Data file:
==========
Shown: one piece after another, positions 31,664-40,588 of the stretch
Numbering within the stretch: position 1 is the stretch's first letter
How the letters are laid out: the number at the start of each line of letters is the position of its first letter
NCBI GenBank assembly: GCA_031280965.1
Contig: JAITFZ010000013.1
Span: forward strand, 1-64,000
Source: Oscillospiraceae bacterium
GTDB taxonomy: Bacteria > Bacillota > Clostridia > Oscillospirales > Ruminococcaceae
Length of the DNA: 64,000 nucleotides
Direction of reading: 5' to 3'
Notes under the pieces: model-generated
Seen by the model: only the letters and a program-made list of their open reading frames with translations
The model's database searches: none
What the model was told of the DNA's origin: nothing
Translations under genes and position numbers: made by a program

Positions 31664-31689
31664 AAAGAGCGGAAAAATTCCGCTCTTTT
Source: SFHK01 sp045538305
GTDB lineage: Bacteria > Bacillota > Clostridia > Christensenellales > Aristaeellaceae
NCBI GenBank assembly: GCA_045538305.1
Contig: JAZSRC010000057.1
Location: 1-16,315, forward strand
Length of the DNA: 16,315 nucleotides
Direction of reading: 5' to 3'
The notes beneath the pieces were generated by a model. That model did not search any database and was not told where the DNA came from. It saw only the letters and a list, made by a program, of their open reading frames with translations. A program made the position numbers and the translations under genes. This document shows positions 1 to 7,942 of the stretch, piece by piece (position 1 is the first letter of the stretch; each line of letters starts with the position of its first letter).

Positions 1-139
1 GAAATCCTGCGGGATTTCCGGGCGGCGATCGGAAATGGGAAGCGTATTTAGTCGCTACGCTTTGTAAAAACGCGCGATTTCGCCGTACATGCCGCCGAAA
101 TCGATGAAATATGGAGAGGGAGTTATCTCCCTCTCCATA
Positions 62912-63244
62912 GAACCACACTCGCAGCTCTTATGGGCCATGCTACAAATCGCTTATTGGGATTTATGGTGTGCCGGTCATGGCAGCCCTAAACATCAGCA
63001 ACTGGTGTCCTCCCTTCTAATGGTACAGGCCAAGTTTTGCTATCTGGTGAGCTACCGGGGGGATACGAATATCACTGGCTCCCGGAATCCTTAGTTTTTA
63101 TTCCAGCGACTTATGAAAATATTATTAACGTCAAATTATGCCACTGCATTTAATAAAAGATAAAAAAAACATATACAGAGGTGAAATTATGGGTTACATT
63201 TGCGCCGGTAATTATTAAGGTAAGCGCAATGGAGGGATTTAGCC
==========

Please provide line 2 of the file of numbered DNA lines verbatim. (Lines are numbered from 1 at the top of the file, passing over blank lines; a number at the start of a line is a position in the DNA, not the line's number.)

Numbering within the stretch: position 1 is the stretch's first letter